This is a simple and fairly affordable method, but sonar only measures straight down. You have to pass right over a wreck for it to be registered. It takes a long time to search a water area with sonar, and it can be tricky to locate wrecks that barely stick up above the bottom.

Side scan sonar shows contours of the seafloor

Side scan sonar can send and receive signals both downwards and off to the sides. With the values it records, it is possible to create a digital image of the contours of the sea bottom where whatever sticks up is visible. The instrument is sometimes called side-vision sonar.

Side scan sonar is often used to create draft maps of various kinds. In maritime archaeology, the instrument is often towed after the survey vessel while emitting and receiving audible signals. The instrument records strips of the seafloor that can be a few hundred metres wide.

It serves as an effective instrument for searching large water surfaces. The vessel can travel at about four knots, and the sonar can usually see up to about 300 metres off to each side. The best results when using side scan sonar are achieved when the seafloor is firm and relatively flat.

Multibeam for creating images in 3D

Multibeam emits a large number of sound waves simultaneously in the form of a cone. With the help of the information it records, it is possible to create an almost three-dimensional image of the bottom which can be rotated and flipped.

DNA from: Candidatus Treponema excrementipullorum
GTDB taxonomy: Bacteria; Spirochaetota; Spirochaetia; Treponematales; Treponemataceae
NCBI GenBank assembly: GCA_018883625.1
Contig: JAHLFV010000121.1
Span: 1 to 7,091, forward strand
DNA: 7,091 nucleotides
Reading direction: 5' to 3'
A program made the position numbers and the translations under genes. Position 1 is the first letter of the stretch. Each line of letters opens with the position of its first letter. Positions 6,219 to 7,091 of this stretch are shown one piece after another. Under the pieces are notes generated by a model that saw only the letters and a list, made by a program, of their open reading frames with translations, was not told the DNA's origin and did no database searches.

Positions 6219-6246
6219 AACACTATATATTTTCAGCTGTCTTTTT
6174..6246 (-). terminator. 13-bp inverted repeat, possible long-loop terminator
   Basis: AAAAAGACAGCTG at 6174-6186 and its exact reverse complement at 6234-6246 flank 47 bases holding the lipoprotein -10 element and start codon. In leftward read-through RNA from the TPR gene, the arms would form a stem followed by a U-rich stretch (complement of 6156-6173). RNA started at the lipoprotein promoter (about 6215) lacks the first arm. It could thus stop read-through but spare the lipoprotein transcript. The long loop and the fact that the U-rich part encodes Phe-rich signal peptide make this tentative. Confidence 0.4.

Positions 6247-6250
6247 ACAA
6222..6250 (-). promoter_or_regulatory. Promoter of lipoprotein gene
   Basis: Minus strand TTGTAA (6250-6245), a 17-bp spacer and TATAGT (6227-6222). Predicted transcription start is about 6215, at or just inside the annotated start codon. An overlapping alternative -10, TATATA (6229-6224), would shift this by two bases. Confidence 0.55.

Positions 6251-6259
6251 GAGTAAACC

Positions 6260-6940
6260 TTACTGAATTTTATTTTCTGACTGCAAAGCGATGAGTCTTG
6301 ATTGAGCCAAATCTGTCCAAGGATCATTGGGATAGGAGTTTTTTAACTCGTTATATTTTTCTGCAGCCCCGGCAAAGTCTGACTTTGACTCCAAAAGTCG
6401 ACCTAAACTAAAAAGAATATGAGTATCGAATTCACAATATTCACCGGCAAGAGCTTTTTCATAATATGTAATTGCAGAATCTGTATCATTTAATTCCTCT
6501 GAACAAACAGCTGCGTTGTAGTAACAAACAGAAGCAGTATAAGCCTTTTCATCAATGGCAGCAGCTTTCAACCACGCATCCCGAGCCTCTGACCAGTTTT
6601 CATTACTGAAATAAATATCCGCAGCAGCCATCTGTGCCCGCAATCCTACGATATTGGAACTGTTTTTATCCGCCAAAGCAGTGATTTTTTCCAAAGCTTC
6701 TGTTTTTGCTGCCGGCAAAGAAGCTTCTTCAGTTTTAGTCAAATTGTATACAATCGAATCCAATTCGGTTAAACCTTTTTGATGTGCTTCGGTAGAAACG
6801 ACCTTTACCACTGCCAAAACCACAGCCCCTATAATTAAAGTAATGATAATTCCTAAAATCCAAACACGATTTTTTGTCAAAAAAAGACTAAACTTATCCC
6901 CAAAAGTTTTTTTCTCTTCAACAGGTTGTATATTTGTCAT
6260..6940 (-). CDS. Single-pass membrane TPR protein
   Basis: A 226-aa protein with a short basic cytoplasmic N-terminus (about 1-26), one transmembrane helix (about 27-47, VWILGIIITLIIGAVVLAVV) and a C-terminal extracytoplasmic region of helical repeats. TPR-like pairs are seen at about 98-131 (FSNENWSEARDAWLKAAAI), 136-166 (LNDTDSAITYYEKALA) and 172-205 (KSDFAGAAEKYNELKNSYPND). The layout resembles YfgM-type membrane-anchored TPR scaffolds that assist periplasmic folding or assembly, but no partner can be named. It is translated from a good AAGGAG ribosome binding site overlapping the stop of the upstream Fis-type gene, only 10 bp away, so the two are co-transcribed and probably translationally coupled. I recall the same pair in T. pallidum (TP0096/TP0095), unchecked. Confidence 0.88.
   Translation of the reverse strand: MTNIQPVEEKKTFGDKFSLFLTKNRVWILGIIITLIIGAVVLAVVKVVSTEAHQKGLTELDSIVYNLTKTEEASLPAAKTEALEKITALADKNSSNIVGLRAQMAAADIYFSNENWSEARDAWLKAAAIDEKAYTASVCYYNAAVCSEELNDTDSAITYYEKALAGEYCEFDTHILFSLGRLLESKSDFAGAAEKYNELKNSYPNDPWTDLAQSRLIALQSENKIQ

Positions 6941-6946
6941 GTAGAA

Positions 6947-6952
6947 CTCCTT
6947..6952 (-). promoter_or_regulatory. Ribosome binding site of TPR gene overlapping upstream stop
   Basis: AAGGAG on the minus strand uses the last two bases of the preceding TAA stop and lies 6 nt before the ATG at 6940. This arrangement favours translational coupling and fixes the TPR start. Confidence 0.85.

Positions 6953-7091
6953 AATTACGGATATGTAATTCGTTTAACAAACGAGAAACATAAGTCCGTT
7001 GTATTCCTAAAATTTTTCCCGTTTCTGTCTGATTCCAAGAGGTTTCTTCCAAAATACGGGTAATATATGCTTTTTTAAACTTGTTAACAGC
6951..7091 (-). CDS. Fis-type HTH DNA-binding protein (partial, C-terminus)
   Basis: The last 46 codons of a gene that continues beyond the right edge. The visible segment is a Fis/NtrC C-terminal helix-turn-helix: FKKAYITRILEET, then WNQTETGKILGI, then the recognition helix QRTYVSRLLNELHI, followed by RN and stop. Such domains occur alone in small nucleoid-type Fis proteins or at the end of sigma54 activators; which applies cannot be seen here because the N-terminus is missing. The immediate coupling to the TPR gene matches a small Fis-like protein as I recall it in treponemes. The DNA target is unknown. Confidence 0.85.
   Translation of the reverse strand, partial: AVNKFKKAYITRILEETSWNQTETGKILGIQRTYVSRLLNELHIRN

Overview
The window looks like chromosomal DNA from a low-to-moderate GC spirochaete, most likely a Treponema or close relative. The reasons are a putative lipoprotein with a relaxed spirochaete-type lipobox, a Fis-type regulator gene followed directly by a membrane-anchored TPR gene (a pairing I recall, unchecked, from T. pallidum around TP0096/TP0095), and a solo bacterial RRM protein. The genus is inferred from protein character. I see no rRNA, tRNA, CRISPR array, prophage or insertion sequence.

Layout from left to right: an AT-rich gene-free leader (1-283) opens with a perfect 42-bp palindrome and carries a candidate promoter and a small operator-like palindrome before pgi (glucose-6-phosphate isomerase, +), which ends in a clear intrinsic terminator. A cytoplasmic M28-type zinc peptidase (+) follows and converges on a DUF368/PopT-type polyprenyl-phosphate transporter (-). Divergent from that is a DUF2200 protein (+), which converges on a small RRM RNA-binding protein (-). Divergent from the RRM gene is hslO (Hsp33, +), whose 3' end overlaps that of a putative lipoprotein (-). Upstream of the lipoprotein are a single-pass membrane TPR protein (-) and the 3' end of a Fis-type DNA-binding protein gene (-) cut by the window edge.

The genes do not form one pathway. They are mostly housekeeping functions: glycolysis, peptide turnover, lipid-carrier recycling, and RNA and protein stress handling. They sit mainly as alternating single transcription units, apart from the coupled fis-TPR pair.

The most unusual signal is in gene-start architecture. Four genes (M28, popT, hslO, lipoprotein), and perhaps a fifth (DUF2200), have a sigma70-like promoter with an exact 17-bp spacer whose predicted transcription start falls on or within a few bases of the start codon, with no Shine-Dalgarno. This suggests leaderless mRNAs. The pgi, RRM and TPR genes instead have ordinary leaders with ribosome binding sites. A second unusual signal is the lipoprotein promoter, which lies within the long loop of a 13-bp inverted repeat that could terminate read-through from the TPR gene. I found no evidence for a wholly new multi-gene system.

Multibeam is time-efficient because the survey vessel can maintain a higher speed. It also covers a larger search width than a side scan sonar. Although the instrument is mainly used for measuring water depth, it’s also very useful for obtaining images of ship remains that protrude above the bottom. But since it is not that delicate, things that just rise up a bit from the bottom can be easily overlooked.

Magnetometers – efficient but limited

A magnetometer measures the natural magnetic field on the ocean or sea floor. It can be towed after a boat, and when the instrument passes big iron objects, the magnetic field is disturbed. This interference is recorded by the magnetometer and displayed on a printer or screen.

The magnetometer is ideal for finding covered wrecks that other instruments have difficulty recording. It’s useful for locating modern ships, but the benefits are limited if the goal is to find older wooden vessels.

Metal detectors require permission

Metal detectors work well in water and can be used by divers looking for objects in demarcated areas. When the diver swims with the detector above a metal object, a disturbance is recorded in the geomagnetic field. The interference can be transmitted as a beeping tone in the diver’s headphones.